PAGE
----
The deal is part of a project signed in 2015 with German conglomerate ThyssenKrupp which has sub-contracted the work out to the shipyard. The deal also included the purchase of three submarines, all of which will be entrusted with the protection of Israel’s off-shore gas fields.
Israel and Abu Dhabi, the capital of the United Arab Emirates, do not have official diplomatic or economic ties. Under Israeli law Lebanon, which shares a border with it, is considered an enemy state.
Yedioth Ahronoth claims that Abu Dhabi MAR, the leading shipbuilding company in the Persian Gulf, operates the docks where the vessels are being assembled. The company’s CEO, Lebanese Iskandar Safa, owns a 30 percent stake in it via the Beirut-based Privinvest shipbuilding group. The remaining 70 percent is owned by Al Ain International Group, also from from Abu Dhabi.
The long-term cooperation agreement between ThyssenKrupp Marine Systems and Abu Dhabi MAR was signed in April 2010.
According to Yedioth the agreement Abu Dhabi MAR was to buy ThyssenKrupp’s civilian shipyards, while the military projects would be split 50-50 between the two companies.
In 2011 ThyssenKrupp sold its civilian shipyard HDW Gaarden in Kiel, Germany, to Abu Dhabi MAR. As a result, the defendant’s bench, which focuses on civil constructions, changed his name to Abu Dhabi MAR Kiel.
In mid-May 2011, ThyssenKrupp announced that the deal from 2010 was off and that the agreement with Abu Dhabi MAR was canceled. Still a small part of the agreement followed through, including the transfer of shipyard HDW Gaarden, Kiel, Germany, to Abu Dhabi MAR.
When the civilian boat yard operators business began to struggle, Kiel shipyard entered to the military sector as well.
Yedioth said that In March 2015, two months before the deal between the Israeli Navy and ThyssenKrupp was announced, the shipyard, which changed its name after the sale to Abu Dhabi MAR Kiel, changed its name again to German Naval Yards. It was suggested the Arab name was in the way of the deal with Israel and was consequently changed – This have not been officially confirmed, however.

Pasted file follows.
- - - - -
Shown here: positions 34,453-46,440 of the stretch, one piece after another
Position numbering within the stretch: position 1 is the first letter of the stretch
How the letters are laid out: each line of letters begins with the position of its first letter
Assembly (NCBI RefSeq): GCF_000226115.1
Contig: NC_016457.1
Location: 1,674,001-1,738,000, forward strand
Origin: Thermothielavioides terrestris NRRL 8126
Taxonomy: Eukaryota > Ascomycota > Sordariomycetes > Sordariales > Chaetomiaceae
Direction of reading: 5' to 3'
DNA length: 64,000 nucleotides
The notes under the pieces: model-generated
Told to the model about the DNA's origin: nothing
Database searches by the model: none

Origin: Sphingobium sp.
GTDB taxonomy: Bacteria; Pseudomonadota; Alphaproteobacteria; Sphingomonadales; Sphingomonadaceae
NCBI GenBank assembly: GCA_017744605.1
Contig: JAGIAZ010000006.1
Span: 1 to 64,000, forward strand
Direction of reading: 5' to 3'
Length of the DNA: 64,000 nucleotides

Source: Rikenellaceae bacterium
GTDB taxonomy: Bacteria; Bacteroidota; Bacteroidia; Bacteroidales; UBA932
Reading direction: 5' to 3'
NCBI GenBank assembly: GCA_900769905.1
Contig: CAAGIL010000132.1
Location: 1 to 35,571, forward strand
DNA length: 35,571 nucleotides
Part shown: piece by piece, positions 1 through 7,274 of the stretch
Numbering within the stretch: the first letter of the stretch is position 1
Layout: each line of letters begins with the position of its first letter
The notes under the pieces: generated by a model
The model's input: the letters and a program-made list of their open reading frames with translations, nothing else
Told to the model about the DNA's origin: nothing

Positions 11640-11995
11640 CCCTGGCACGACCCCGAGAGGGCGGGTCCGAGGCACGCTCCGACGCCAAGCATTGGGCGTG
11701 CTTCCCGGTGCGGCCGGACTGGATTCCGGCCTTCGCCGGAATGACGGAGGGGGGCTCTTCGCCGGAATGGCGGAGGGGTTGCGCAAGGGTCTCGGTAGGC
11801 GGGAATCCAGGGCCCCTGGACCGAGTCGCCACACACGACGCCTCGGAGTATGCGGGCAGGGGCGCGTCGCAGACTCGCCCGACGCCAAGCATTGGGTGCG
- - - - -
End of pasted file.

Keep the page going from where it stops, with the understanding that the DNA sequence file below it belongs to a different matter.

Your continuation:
In May 2015, Israel signed a € 430 million ($ 480 million) deal with ThyssenKrupp to build Israeli-designed four-Saar-class corvettes 6, to be delivered over five years.
Under the contract, the report said, Germany will fund about a third of the cost of the transaction with a special grant of € 115 million ($ 122 million). The ships are slightly larger than Sa’ar 5 corvettes Israel’s largest ships currently service with the Navy.
German Navy Yard Keel told Yedioth Ahronoth that it is “being used as a subcontractor for ThyssenKrupp Marine Systems. Its role in this deal (with the Israeli Navy) is to contribute to the engineering of the vessel and build it in the Kiel shipyard. The shipyard was in contact with the Israeli side only through ThyssenKrupp.”
Israel’s Defense Ministry told Yedioth Ahronoth in response: “The contract for the acquisition of the warships was signed with a German company, with the direct involvement of the German government—which even funds a third of the deal. Ahead of the deal signing, the Director of Security of the Defense Establishment checked with German government officials to ensure no classified information from the project is given to unauthorized bodies. It’s important to note that the German shipyard only builds the hull of the warships, with the rest of the systems being installed in Israel.”
According to data released by IFIC in 2011, Iran holds 4.5% of ThyssenKrupp. In a 2016 Dr. Farhad Zargari, Managing Director & Chairman of IFIC, confirmed that the company still holds share in the German conglomerate. According to IFIC’s website, 57% of its investments are in Europe.
Attorney General of Israel AviChai Mandelblitt last week ordered the police to investigate the allegations that Benjamin Netanyahu’s personal lawyer, David Shimron, used his close relationship with the Prime Minister to push Israel to purchase submarines from ThyssenKrupp.